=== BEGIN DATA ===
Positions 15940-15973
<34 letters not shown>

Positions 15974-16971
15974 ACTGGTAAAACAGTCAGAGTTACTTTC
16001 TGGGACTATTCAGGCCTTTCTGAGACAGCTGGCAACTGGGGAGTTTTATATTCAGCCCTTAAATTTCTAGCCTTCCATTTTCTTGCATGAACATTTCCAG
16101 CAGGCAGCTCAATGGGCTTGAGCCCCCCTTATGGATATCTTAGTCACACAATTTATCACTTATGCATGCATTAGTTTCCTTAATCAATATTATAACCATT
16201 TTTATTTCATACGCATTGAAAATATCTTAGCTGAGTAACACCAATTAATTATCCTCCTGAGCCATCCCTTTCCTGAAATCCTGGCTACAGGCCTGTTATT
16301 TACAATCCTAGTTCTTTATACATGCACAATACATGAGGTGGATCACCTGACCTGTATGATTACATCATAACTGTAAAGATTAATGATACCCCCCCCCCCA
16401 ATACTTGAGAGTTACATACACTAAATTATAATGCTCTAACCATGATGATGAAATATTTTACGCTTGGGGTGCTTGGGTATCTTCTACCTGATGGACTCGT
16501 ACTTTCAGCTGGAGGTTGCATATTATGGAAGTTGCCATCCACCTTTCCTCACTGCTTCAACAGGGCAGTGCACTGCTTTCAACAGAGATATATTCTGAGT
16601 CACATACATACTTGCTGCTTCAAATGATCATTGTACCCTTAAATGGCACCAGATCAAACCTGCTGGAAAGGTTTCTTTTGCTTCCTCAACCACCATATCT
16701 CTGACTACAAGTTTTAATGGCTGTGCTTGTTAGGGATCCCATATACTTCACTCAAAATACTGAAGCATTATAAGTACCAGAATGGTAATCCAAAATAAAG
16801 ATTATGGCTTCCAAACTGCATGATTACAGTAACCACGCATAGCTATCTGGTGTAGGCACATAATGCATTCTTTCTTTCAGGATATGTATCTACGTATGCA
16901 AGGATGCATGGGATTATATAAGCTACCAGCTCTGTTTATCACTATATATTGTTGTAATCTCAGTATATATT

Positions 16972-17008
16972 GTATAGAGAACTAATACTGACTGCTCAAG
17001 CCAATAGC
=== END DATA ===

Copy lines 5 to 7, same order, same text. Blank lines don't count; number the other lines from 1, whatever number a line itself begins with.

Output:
16001 TGGGACTATTCAGGCCTTTCTGAGACAGCTGGCAACTGGGGAGTTTTATATTCAGCCCTTAAATTTCTAGCCTTCCATTTTCTTGCATGAACATTTCCAG
16101 CAGGCAGCTCAATGGGCTTGAGCCCCCCTTATGGATATCTTAGTCACACAATTTATCACTTATGCATGCATTAGTTTCCTTAATCAATATTATAACCATT
16201 TTTATTTCATACGCATTGAAAATATCTTAGCTGAGTAACACCAATTAATTATCCTCCTGAGCCATCCCTTTCCTGAAATCCTGGCTACAGGCCTGTTATT